Breastfeeding and thrush: Persistent nipple thrush or just sore nipples?

I have an eight-month-old son. When he was six weeks old we were diagnosed (over the phone) with thrush. We started the whole treatment: Mycolog cream for me, nystatin oral suspension for him. I boiled everything, from breast pump parts to bottle nipples and pacifiers. I used washcloths and towels only once before laundering, washed my hands all the time and rinsed clothing in a vinegar solution. This went on for three months when I stopped in frustration. Almost seven months later I am still having sore nipples, with reddened tips. I cannot find any spots in my son's mouth. Maybe this isn't thrush at all.

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Debbi Donovan

Debbi Donovan is a Board Certified Lactation Consultant, as well as a retired La Leche League Leader. For more than a decade, Debbi... Read more

Seven months is too long to be in pain!

Thrush really needs to be diagnosed by physical assessment during an office visit and you nany should be seen too. This is also very important for breastfeeding moms with persistently sore nipples. Candidiasis is not a condition that can be adequately diagnosed over the phone (or over the Internet). Though the medication sometimes used to treat early cases of oral thrush (Nystatin) is quite safe, there is much talk today that thrush is being overdiagnosed. (It is important to also know that Nystatin is not effective in treating all cases of thrush.) There is no use in taking a medication when it is not warranted.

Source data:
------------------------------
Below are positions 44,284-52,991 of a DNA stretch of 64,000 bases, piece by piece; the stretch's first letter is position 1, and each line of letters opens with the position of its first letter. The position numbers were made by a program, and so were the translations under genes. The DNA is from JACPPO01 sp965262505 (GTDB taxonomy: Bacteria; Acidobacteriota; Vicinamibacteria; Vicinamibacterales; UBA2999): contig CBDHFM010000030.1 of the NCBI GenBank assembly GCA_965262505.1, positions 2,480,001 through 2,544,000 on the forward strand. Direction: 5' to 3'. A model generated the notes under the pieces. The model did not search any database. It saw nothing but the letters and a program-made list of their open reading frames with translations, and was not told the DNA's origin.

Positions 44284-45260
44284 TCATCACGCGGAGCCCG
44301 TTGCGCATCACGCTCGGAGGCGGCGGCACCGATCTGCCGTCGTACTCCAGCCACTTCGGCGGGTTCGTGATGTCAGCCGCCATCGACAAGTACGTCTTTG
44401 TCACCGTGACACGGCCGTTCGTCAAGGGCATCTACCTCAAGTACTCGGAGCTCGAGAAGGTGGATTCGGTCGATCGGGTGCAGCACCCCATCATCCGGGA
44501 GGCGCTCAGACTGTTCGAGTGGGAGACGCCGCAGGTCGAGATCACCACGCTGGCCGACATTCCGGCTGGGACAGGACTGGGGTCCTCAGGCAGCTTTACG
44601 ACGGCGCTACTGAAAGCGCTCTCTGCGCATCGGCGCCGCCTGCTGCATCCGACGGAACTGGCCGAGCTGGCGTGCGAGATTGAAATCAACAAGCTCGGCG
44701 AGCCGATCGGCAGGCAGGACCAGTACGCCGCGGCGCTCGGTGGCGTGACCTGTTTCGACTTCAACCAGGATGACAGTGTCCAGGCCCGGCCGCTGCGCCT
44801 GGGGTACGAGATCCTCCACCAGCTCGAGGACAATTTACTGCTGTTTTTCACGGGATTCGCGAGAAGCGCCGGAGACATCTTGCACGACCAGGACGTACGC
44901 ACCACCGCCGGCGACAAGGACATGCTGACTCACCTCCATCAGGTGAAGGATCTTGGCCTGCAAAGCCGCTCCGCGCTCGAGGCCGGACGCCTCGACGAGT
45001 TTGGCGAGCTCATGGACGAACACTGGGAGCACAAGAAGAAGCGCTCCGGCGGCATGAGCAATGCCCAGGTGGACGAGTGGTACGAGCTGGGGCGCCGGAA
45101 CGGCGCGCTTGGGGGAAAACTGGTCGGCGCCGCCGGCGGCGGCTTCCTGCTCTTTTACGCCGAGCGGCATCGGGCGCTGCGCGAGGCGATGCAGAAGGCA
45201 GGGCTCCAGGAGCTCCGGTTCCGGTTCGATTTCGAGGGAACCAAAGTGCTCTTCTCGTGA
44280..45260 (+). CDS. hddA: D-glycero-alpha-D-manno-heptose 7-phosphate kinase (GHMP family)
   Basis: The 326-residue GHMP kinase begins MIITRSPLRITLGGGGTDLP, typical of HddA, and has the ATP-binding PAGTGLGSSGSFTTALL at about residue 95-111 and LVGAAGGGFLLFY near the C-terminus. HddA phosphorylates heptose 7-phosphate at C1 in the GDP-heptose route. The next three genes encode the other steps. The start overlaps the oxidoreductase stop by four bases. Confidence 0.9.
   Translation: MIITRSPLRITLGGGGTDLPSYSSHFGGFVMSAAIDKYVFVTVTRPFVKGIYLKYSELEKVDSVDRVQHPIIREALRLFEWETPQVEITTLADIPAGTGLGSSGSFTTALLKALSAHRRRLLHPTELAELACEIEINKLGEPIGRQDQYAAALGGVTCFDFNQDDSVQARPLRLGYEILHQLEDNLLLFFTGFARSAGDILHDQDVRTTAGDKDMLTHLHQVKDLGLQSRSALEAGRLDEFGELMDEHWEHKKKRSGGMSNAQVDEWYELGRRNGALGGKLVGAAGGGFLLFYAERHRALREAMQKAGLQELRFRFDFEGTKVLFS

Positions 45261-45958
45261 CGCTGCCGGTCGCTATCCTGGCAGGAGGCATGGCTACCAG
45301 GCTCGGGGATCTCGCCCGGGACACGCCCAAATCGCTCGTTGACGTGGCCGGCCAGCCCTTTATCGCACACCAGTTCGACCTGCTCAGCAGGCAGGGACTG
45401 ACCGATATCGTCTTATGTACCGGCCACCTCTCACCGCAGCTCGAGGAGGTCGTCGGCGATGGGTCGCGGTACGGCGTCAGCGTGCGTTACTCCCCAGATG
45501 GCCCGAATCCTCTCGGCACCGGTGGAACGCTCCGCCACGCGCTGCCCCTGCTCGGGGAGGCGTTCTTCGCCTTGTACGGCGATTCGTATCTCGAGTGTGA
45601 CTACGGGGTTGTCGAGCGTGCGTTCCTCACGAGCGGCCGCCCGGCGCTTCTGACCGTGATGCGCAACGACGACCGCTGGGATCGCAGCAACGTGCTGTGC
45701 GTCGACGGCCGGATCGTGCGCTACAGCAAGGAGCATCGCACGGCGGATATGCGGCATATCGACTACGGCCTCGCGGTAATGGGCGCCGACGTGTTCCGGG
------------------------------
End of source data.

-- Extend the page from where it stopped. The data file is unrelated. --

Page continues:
You have been consistently working to get rid of thrush. It is persistent, but without a proper history and assessment it is impossible to say whether or not you are really dealing with candidiasis. It may be something else entirely. That could be the reason your treatment of the condition did not work.


Reddened nipple tips can also be caused by:

  • Eczema of the Nipples -- If eczema is present, you probably have a history of dry, sensitive skin. Your nipples may be red and you may experience burning and itching. Itching is not commonly experienced with thrush.
  • Improper Positioning -- If your baby doesn't have a good mouthful of your breast throughout the feed (about one inch or more of your areola), your nipple tips can take a beating. Adjust your positioning and attachment and hug your baby in closely to your breast. Be careful not to point your nipple upwards. It may be rubbing against the roof of your little one's mouth.
  • Tongue-Tie -- This inherited condition (where the baby has a short or tight lingual frenulum) can cause continued nipple soreness, often accompanied over time by insufficient milk supply. Can your baby extend his tongue past his lower gum line? If he is unable to stick out his tongue, he may be physically unable to cup your breast and draw it well into his mouth. A newborn's frenulum can be easily clipped, but clipping is rarely recommended in a child over six months of age. Even if the frenulum was clipped, babies of this age are often so set in their nursing pattern that it might not make any appreciable difference.

Find a  lactation consultant in your area. After taking a complete history, examining your nipples and baby's mouth for signs of thrush and watching a complete feed, she will be able to make appropriate recommendations based on your special circumstances. She can then work along with your doctor to assure appropriate treatment.

 

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